Marks & Spencer has reported a 21% slump in profits for the past year after it was weighed down by its troubled clothing division.

The retailer said profitability improved in its food business but profits dropped by more than a third in its clothing and home arm.

M&S also told investors that it took a £52 million hit to profits due to coronavirus, while it estimated that costs and stock writedowns related to the outbreak cost it £212.8 million.

READ MORE: Scottish tourism 'at risk of total collapse'

The company said group sales dipped 1.9% to £10.1 billion during the year to March.

Like-for-like food revenues increased by 1.9%, while its clothing business saw like-for-like revenues dive 6.2% as it was impacted by availability issues in the first half of the year.

Last month, the retail giant revealed plans for a "never the same again" overhaul as it warned the virus would impact trading for the rest of 2020.

Chief executive Steve Rowe said: "Last year's results reflect a year of substantial progress and change including the transformative investment in Ocado Retail, outperformance in Food and some green shoots in Clothing in the second half.

"However, they now seem like ancient history as the trauma of the Covid crisis has galvanised our colleagues to secure the future of the business.

"Whilst some customer habits will return to normal others have changed forever, the trend towards digital has been accelerated, and changes to the shape of the high street brought forward.

"Most importantly working habits have been transformed and we have discovered we can work in a faster, leaner, more effective way.

"I am determined to act now to capture this and deliver a renewed, more agile business in a world that will never be the same again."

Aerospace giant Rolls-Royce plans to cut at least 9,000 jobs amid the continuing coronavirus crisis, with UK factories set to be hardest hit.

The Derby-based company announced a major reorganisation of its business as demand for aircraft, and the engines it manufactures, slumps across the world.

READ MORE: Rolls-Royce signals job cuts as air traffic grounded

Chief executive Warren East acknowledged it is "terrible news" for employees, but he added action has to be taken to protect the business in the long-term.

Negotiations will now begin with trade unions before any figures for job losses in the UK are agreed, but Mr East said most of the cuts will be in the company's civil aerospace business.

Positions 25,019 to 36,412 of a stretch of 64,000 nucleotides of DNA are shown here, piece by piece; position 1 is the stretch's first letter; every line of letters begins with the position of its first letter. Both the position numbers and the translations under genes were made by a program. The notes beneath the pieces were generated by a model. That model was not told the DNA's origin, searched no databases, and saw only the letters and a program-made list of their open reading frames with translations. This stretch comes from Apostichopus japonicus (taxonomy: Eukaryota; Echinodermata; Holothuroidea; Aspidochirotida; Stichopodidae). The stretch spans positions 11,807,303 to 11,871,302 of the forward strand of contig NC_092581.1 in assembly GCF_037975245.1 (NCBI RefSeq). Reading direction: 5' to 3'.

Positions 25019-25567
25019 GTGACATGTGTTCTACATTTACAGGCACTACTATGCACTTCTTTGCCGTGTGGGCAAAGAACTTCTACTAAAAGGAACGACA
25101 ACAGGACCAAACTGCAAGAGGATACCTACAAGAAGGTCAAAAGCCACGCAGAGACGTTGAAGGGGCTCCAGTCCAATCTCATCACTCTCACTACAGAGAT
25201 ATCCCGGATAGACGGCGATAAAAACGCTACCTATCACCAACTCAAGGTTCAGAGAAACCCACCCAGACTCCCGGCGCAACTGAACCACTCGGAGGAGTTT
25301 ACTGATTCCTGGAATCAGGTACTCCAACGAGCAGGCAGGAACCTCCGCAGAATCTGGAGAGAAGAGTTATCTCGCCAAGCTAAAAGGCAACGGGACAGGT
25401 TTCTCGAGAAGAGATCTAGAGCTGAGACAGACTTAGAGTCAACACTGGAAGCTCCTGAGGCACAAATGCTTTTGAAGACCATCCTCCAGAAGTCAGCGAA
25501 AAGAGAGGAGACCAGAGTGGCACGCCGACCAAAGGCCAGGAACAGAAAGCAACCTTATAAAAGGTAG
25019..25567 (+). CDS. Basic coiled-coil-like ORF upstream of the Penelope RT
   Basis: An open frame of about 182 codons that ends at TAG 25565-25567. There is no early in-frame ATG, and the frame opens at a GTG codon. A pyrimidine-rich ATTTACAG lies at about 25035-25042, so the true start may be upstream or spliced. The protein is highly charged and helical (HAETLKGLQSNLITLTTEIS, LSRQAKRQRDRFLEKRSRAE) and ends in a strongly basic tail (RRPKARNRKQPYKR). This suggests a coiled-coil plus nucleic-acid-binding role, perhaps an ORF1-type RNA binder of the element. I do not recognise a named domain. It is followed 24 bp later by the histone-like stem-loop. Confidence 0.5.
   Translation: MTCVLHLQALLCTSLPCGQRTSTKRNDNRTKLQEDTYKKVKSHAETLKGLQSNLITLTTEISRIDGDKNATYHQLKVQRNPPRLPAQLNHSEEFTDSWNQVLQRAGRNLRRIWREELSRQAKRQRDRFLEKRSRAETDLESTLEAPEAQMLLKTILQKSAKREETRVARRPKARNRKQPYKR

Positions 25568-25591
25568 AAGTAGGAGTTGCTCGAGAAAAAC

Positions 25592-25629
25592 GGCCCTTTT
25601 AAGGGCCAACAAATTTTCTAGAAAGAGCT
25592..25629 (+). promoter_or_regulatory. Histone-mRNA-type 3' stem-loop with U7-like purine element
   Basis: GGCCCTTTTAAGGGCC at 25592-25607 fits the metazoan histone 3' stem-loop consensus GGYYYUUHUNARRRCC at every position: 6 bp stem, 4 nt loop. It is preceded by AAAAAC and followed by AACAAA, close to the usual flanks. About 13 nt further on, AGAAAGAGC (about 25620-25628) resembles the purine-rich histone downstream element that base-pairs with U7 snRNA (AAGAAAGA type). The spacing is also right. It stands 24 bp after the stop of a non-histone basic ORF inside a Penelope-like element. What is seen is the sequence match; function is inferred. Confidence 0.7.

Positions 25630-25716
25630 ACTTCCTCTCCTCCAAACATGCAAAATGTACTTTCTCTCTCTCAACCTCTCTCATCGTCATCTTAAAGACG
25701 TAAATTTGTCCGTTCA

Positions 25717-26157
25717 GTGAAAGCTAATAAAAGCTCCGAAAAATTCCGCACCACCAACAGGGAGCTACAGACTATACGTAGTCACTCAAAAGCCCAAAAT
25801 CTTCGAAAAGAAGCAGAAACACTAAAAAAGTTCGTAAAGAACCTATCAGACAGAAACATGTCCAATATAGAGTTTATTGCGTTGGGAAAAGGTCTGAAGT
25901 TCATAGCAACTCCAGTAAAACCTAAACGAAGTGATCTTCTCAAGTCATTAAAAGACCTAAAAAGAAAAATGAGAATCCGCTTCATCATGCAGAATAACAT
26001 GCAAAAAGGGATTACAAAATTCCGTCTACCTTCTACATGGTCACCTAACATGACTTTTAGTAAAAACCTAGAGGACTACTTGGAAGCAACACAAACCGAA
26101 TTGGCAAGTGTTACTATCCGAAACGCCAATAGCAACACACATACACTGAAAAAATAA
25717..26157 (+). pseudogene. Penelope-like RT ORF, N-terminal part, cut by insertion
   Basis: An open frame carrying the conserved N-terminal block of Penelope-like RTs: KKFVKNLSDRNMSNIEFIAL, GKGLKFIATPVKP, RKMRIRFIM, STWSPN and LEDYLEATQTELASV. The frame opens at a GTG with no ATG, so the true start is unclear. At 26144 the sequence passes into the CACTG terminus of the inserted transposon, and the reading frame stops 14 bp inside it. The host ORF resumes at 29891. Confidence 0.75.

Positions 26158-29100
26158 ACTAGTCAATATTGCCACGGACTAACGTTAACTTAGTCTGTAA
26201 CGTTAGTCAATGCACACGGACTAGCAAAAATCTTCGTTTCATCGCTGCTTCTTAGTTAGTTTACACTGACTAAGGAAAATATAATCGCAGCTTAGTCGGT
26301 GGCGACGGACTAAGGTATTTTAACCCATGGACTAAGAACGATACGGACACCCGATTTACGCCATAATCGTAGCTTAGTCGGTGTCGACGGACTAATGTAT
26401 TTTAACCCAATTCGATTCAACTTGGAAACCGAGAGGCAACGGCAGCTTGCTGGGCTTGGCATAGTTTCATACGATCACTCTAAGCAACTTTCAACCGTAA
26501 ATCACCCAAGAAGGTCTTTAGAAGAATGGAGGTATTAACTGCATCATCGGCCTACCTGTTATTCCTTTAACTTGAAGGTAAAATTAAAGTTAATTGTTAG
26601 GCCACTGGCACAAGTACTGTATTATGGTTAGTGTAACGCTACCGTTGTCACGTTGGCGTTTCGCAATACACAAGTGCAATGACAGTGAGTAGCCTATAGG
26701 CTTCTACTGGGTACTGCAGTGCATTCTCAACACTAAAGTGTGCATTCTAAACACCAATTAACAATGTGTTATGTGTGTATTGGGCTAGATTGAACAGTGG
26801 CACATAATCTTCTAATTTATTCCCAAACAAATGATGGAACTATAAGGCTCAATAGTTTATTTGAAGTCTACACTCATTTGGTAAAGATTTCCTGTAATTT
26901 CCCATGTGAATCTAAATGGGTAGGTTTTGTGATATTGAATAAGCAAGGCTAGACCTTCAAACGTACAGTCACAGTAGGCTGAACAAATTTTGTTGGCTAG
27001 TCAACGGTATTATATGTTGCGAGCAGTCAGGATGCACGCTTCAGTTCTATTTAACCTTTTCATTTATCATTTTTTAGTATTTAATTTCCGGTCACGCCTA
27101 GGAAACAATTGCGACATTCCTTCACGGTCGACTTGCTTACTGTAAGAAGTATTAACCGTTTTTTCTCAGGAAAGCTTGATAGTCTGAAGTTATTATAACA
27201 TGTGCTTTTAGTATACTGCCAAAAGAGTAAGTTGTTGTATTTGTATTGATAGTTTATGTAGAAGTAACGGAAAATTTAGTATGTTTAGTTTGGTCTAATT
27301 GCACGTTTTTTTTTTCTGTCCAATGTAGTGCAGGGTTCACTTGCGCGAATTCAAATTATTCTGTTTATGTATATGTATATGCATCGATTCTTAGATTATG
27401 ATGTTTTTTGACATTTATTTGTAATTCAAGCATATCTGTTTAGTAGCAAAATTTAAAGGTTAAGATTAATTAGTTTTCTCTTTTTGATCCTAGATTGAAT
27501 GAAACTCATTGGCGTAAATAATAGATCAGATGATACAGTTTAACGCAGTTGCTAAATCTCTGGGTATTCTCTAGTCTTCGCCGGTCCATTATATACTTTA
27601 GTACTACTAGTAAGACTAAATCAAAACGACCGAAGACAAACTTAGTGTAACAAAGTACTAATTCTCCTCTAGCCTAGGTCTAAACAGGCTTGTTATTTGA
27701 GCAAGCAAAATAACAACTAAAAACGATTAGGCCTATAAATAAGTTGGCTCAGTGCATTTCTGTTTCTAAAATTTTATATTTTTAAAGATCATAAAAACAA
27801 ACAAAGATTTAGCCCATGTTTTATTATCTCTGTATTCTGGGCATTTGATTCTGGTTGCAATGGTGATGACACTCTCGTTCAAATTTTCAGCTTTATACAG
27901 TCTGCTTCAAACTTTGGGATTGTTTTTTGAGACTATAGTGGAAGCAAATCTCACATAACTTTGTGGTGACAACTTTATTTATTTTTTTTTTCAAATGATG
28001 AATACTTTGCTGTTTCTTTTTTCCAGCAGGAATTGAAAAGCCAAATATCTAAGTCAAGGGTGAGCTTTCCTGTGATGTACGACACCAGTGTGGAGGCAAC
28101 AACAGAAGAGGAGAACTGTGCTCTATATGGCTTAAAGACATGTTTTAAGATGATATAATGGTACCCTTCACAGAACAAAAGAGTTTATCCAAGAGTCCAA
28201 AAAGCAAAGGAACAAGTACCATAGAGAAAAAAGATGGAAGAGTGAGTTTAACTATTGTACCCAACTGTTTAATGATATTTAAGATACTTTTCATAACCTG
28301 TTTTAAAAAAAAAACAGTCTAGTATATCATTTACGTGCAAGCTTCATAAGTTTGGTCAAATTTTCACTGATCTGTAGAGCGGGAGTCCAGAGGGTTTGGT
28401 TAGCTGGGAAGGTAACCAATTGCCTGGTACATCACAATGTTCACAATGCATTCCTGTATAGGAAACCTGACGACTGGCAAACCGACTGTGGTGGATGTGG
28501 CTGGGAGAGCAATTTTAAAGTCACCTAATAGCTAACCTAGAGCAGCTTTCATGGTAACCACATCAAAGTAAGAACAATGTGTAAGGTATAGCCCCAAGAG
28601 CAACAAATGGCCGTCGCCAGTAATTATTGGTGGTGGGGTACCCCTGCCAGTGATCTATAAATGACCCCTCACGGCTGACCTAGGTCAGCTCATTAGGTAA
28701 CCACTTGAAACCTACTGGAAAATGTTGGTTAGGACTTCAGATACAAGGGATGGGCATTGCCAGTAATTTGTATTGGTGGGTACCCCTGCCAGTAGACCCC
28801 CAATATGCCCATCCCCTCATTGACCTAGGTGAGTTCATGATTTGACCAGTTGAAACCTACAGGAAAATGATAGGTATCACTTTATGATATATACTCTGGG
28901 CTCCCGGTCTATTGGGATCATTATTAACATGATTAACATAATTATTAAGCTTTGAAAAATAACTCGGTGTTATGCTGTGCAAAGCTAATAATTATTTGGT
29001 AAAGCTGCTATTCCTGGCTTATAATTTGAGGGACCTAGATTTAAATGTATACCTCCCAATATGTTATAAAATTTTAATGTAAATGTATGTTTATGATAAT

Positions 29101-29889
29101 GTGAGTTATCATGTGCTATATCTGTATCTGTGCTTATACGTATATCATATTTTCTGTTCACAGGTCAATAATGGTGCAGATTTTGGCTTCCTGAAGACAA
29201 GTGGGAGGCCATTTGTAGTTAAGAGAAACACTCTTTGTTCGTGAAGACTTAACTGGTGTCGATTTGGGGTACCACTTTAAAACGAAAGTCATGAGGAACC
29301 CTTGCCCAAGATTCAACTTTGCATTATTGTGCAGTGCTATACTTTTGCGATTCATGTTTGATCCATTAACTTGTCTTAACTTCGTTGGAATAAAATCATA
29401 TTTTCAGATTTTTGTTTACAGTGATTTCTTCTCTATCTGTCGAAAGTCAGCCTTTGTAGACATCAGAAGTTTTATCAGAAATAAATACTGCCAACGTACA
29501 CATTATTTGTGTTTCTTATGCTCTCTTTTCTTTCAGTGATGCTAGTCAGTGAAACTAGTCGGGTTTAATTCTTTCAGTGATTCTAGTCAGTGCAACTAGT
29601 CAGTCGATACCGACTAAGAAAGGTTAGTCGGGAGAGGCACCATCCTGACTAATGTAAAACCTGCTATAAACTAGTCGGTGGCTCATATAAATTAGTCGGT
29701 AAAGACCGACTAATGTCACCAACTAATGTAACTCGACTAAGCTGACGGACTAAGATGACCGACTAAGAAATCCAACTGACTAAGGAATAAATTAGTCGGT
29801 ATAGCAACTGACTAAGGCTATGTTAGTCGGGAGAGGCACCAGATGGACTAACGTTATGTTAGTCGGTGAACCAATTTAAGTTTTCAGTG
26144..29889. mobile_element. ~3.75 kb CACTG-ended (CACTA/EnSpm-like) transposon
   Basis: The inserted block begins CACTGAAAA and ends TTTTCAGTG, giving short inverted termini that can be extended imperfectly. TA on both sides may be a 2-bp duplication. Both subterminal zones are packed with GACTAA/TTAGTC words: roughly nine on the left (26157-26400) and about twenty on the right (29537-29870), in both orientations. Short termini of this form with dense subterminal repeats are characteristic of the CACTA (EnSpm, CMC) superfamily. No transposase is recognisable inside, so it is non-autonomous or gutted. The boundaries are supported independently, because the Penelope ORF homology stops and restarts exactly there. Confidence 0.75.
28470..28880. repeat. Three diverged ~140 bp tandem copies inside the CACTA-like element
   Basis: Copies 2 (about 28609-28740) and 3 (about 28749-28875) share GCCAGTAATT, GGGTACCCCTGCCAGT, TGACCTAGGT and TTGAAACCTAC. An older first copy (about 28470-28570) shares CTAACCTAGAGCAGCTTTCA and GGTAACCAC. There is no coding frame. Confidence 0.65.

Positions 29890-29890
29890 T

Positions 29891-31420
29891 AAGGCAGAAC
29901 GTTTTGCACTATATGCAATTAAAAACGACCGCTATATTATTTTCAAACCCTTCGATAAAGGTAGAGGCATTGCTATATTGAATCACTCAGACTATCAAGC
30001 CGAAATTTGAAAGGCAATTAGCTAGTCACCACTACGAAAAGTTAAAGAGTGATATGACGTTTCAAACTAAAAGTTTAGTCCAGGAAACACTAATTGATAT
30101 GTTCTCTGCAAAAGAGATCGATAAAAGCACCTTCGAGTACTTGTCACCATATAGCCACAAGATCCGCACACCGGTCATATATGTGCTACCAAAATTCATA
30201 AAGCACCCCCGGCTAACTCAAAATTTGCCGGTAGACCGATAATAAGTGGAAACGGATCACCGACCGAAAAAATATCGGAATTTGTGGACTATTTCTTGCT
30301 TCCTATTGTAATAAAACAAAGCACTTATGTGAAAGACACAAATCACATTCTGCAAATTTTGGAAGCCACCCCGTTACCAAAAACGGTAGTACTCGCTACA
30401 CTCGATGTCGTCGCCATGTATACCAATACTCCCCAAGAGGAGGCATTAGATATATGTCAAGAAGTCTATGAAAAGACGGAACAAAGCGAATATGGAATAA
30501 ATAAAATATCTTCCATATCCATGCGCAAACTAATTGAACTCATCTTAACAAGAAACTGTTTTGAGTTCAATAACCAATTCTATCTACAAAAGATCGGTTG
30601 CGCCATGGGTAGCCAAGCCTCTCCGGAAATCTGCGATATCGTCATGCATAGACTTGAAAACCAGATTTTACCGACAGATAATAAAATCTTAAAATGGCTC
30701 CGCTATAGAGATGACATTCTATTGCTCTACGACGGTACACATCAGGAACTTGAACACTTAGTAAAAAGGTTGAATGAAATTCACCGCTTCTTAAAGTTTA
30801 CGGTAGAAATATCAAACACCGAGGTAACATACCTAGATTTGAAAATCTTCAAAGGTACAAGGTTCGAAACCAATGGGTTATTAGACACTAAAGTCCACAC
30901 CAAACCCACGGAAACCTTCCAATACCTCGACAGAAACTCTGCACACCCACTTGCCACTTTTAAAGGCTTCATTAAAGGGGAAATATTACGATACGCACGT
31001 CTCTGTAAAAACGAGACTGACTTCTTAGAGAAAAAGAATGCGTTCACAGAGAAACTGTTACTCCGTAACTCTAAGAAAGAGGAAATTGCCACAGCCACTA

Around two-thirds of the UK employees work in the civil aerospace side, giving an idea of where the impact will fall the most.

Rolls-Royce, which has plants in Bristol, Derby, Glasgow and Barnoldswick, said staff have yet to be told who will be made redundant.

Steve Turner, assistant general secretary of Unite, said: "The news that Rolls-Royce is preparing to throw thousands of skilled, loyal, world-class workers, their families and communities under the bus during the worst public health crisis since 1918 is shameful opportunism.

"This company has accepted public money to furlough thousands of workers. Unite and Britain's taxpayers deserve a more responsible approach to a national emergency. We call upon Rolls-Royce to step back from the brink and work with us on a better way through this crisis."

The company has furloughed around 4,000 workers in the UK under the Government scheme to pay some of the wages of people affected by the crisis.

Mr East warned it will take "several years" for the industry to recover to levels seen before the crisis struck because of the "unprecedented" impact on global aviation.

The company said the cuts could result in £700 million in savings towards an overall aim of £1.3 billion in annual savings.

It said it will also cut spending across its plant, property and other areas to strengthen its finances.

Mr East said: "This is not a crisis of our making. But it is the crisis that we face and we must deal with it.

"Our airline customers and air-frame partners are having to adapt and so must we.